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Immunity and leniency
Immunity and leniency programmes
Is an immunity and leniency programme available for companies? If so, how does it operate?
Yes, the leniency policy has been very successful (most successful cartel prosecutions by the Competition Commission have flowed from a leniency application). The successful applicant must be ‘first to the door’, (although, immunity was recently granted to a second applicant who was able to provide evidence that the first applicant could not supply) and make full disclosure of documents and information relating to the cartel and fully cooperate with the Competition Commission. Conditional immunity is initially granted until the case has been finally decided and the immunity becomes final. However, no exemption or immunity may be given to any cartel member, including the successful leniency applicant, with regard to possible civil damages claims by a third party.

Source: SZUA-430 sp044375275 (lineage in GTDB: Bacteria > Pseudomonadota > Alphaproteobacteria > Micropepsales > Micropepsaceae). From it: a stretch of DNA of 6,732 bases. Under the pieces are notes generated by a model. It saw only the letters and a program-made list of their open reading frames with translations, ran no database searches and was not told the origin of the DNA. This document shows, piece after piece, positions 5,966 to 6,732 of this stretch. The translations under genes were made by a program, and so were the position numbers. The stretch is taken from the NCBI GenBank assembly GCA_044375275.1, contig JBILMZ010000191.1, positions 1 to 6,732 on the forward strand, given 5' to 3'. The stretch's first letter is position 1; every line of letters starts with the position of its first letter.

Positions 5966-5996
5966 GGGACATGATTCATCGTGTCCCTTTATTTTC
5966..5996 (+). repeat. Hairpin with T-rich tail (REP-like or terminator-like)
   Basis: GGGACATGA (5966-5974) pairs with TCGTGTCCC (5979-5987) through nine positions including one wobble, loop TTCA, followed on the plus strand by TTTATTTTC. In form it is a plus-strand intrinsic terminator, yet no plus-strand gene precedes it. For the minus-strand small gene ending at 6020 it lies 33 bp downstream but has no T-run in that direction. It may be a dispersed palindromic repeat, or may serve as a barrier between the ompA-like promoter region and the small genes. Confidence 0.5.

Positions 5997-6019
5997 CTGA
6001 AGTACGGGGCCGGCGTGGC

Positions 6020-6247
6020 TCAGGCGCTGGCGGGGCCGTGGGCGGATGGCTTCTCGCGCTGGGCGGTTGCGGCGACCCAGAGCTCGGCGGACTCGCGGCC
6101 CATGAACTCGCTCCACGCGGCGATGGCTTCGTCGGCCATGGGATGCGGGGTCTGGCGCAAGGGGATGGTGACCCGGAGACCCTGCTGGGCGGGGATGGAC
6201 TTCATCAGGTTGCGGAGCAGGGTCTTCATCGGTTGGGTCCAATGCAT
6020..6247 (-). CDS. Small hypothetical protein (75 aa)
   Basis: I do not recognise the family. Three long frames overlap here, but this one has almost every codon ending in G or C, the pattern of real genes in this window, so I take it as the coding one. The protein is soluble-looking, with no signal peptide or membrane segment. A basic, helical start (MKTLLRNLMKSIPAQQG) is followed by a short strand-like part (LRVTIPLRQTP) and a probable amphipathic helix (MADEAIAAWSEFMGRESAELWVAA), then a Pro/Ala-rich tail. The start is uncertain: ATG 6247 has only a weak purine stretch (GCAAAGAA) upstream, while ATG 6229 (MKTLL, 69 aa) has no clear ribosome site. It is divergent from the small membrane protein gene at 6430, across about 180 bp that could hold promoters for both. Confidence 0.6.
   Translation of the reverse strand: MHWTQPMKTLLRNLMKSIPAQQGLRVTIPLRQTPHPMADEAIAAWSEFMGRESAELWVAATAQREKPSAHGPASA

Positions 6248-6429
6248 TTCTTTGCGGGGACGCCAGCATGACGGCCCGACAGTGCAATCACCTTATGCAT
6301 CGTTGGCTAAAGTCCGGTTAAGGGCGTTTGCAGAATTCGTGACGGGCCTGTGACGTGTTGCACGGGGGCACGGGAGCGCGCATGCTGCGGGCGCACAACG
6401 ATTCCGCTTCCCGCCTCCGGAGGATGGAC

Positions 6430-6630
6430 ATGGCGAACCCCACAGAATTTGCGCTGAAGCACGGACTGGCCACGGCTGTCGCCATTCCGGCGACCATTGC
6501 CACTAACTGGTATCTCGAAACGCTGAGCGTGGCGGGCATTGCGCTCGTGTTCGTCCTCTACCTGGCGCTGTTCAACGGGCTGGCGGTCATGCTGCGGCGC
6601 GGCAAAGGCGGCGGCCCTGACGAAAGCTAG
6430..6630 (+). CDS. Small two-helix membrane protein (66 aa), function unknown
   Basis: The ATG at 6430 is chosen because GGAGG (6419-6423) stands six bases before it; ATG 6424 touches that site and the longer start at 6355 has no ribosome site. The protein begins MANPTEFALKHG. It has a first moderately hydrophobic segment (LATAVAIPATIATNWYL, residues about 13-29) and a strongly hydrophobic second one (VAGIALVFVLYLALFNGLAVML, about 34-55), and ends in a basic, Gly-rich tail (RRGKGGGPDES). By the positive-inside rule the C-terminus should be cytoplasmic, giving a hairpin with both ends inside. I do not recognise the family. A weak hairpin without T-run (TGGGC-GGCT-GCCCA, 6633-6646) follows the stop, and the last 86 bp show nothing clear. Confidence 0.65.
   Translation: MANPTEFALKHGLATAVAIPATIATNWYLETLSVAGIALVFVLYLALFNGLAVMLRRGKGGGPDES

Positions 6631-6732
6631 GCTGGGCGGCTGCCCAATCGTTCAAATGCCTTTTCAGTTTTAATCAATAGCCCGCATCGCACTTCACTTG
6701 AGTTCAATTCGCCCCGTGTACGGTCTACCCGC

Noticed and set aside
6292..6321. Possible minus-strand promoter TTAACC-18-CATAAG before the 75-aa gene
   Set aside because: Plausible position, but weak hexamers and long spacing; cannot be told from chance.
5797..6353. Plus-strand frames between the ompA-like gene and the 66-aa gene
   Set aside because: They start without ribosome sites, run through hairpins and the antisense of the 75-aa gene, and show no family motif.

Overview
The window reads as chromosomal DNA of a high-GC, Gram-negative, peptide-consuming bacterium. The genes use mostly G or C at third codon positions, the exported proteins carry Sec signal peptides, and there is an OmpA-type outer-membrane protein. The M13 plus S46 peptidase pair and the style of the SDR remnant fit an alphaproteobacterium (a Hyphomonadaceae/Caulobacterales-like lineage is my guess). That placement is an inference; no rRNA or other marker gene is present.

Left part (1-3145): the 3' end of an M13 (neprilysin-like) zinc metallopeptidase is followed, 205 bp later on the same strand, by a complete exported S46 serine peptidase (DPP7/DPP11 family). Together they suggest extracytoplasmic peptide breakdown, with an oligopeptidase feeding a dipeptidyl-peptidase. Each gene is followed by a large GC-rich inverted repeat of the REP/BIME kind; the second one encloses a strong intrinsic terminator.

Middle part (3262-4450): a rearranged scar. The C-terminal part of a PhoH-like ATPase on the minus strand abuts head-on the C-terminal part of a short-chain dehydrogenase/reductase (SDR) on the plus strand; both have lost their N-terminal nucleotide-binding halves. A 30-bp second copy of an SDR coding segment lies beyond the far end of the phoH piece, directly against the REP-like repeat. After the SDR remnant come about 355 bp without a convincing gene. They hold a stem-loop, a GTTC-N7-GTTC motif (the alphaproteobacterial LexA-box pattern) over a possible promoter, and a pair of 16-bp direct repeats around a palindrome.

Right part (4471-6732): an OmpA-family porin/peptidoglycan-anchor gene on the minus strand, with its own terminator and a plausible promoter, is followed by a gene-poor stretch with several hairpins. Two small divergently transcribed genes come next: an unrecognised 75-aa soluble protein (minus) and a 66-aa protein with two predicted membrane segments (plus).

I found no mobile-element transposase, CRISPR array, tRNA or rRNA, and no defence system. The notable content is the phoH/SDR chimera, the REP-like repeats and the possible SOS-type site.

Can the enforcement authority decline or withdraw leniency? If so, on what basis?
The leniency policy applies only with regard to hardcore cartel conduct:
- of which the Competition Commission is unaware;
- of which the Competition Commission is aware, but in relation to which it has insufficient information and has not yet initiated an investigation; and
- in respect of which there is a pending or already initiated investigation, but where the Competition Commission is of the view that it lacks insufficient evidence to prosecute the cartel.
If the conduct disclosed falls outside these requirements or the applicant is not ‘first to the door’, the commission could decline a leniency application.